Unlike many Dungeon hacks of this genre, a significant amount of adventuring in the game takes place outdoors and above ground, as your adventure takes you around different parts of the land of Krondor. This inevitably means it will be difficult for you to explore everything in the game and find all the cool bits of treasure. But, on the other hand, this isn't required or advisable as you can complete most of the important goals in the game by safely sticking to the main roads and paths without searching every shrub and digging up every grave on the wayside.
The graphics through most of the game is standard artist-rendered 2-D backgrounds with photo-manipulated foreground graphics overlaid on top. Basically most of the character graphics are compiled from images and video of actual real life actors in costume which at first can seem a little cheesy. But when you get increasing exposure to the impeccable consistency of the whole environment and the look and the culture of the world the quirky graphical style quickly grows on you. NPC's are likeable, believable and look as if they belong in the game world and the colours, sound and decorative graphics all contribute to one cohesive enjoyable pattern. As a result it doesn't take long before you come to regard Krondor as a believable land with great character.
I highly recommend this game for all fans of RPG's such as the Wizardry series or the Ishar trilogy. And to anyone who frequently plays hack and slash dungeon crawls, get this to see how a proper RPG setting ought to be constructed.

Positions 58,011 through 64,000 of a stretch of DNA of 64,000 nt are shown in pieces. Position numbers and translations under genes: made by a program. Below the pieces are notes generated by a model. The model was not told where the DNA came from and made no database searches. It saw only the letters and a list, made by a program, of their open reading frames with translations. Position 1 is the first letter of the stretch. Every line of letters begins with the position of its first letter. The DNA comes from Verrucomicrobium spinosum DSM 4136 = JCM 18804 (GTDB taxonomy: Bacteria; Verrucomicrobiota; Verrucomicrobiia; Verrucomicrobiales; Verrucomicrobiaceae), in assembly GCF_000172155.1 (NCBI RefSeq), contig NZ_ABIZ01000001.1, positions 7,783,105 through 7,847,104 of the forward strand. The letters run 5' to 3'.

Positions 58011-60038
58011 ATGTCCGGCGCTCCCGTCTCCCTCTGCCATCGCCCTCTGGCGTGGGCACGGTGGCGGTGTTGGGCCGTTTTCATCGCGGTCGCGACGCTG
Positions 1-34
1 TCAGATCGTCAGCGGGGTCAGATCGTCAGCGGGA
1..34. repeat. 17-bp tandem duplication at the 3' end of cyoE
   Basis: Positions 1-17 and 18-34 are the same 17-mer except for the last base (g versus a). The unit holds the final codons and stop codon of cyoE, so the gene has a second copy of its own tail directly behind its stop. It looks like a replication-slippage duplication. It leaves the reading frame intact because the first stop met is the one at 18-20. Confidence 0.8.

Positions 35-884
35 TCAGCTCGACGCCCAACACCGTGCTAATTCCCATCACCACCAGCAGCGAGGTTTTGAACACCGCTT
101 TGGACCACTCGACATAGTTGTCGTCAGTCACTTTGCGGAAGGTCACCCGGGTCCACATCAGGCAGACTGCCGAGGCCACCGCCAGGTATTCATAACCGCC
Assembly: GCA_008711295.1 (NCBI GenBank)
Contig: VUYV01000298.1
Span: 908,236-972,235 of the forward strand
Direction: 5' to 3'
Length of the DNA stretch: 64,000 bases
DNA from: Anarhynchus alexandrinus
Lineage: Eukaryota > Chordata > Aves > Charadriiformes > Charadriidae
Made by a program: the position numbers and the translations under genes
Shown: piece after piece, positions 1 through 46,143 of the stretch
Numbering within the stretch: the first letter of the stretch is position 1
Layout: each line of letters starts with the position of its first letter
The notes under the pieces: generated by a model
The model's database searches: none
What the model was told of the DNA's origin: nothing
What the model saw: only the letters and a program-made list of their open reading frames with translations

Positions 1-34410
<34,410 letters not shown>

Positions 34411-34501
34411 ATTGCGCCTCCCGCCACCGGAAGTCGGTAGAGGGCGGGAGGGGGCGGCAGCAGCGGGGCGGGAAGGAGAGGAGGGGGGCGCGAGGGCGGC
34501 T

One of the best RPGs ever made, Betrayal at Krondor is a classic example of games that get rave reviews yet do poorly in stores (at least until it was re-released on CD-ROM). Flat "paper-doll" digitized graphics is just about the only criticism you can level at this classic, which features an excellent plot written by best-selling fantasy author Raymond Feist (who also had considerable input in the design process), memorable characters, cool spellcasting interface, and an abundance of optional sub-quests and riddle chests. Sierra made the game freeware in 1997 to promote their own sequel Betrayal at Antara (which, without Feist' s input, is a pale shadow of its predecessor). Suffice to say that noone can claim to be an old-time RPGer if they have never set foot in Krondor :)
Betrayal at Krondor is quite possibly one of the greatest RPG's ever, on any platform, period. It features excellent game mechanics, a good combat and magic system, and most importantly a storyline and dialogue written by the fantasy genre's most popular authors, Raymond E. Feist.
Feist was implicitly involved in the making of the game, and being an avid fantasy gamer himself, made sure that it was a game he'd like to play himself. Consequently, it offers one of the richest and most entertaining gaming experiences ever in an RPG.
If you're a fan of Feist's writing, you'll love the game even more, but it's not necessary to enjoy the game. Be warned that playing it may make you want to read everything Feist wrote, and that's a lot!